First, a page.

Quesada's New Mexican Restaurant
Imagine for a moment that New Mexico is a sovereign land—a nation similar to the state we inhabit, but one that evolved strictly by its own devices, with no meddling from outsiders. It would be a place with its own official dictionary, wherein “Christmas” is formalized as a verb with several conjugated forms, as in: I would have Christmased my enchiladas, but August is such a green month.
If New Mexico were a sovereign land, you’d find more restaurants like Quesada’s. If Gabriel García Márquez or one of his characters lived in my mythical backwater nation of New Mexico, this is where he would hang out.
At home in an old adobe house on San Mateo between Central and Lomas, Quesada’s is effortlessly, unselfconsciously and tastefully quirky. Tables are scattered across an uneven and patched wooden floor, attended with chairs that look like they came from an office supply store liquidation. A display case has nothing on display other than the naked Tijuana blanket that lines it. Window frames are decorated regally with gold and silver paint. A purple wall holds a hammered-metal Virgin adorned with rhinestones. Spots of turquoise decorate the wooden frame of a mirror mounted on an orange wall. Ristras abound. The radio blasts from the kitchen, usually Spanish-language and country music.
When you walk in, the waitress, who’s friendly and attentive though she looks like she could use a nap, asks, “For here or to go?” The menu says breakfast is served with “potato’s”—the whole thing contain’s gratuitous’ apostrophe’s.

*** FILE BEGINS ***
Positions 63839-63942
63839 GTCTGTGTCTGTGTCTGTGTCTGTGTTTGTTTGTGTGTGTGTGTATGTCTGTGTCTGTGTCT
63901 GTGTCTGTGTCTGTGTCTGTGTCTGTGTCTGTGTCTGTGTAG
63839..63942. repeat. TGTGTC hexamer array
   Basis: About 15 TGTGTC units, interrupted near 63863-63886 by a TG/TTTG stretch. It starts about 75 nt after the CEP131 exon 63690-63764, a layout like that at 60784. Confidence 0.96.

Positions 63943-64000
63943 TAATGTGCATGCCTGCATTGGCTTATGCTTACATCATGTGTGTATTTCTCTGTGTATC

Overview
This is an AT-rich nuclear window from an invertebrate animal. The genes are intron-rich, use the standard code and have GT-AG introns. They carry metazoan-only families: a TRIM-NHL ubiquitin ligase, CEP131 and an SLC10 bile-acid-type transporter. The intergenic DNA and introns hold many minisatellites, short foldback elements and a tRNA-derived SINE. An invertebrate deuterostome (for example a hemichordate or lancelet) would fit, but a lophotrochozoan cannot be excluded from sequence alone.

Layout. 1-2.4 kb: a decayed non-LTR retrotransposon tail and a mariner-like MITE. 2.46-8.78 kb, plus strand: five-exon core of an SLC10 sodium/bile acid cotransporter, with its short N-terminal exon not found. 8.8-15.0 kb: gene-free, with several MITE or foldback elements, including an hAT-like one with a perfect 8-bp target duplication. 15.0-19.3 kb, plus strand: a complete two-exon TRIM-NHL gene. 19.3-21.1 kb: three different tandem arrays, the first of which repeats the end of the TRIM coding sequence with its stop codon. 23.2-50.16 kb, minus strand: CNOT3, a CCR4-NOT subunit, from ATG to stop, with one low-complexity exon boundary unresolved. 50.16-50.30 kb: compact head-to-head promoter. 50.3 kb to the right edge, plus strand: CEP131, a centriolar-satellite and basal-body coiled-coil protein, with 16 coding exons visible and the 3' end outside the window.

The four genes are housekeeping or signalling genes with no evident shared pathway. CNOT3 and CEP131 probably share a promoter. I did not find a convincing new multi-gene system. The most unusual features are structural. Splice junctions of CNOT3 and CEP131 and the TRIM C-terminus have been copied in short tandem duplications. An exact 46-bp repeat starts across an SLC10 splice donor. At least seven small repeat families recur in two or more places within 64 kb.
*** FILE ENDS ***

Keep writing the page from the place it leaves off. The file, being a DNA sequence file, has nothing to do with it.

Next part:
The carne adovada has been cooking for centuries. It’s falling apart tender, juicy and perfect, absorbing both my eggs and multiple sides of green chile.
I eavesdrop on a conversation at a nearby table. An older white woman asks the waitress for a glass of water.
“So I can take my pill. Just a little water so you don’t have to waste any.”
The green chile smothered on top is more of a wake-up call than my coffee, which comes in a pot marked “Decaf,” even though it isn’t.
“Are the beans fried or whole?”
“We have both.”
“I like them whole. I want huevos rancheros, with the eggs over easy so the whites are firm. And can I have some green chile on the side?”
She spreads her napkin on her table like a placemat, and waits, smiling with anticipation. Her order arrives quickly, like they all do, and she dispatches it methodically.
At another table, six men in suits are having a power breakfast, with tall Starbucks paper coffee cups and newspapers. People stream in steadily for takeout: an orange-clad road worker, a nurse, a security guard, a man looking for a post-workout reward.
It’s no surprise this place has a dedicated following. The flavors of all the dishes I try work well together, and the particular equations at Quesada’s are fine-tuned. A breakfast burrito is balanced between egg, green, potato, bacon and cheese. The green chile smothered on top is more of a wake-up call than my coffee, which comes in a pot marked “Decaf,” even though it isn’t.
This is true home cooking, without the campy advertisement as such. One morning I sat in the northernmost nook (one wall of which is decorated with a scene from Olde Mexico, with the sky painted on the ceiling) and ate a masterful plate of chicken and beef fajitas. Everything on the plate—the meat, bell peppers, onions and tomatoes—was perfectly browned. It came with red chile and a side of beans that had been melted into a creamy puddle of near mole-like consistency. The waitress, who wore a hoodie that chilly morning, said her favorite was the chicken fajita burrito. I’ll have to try that one next time.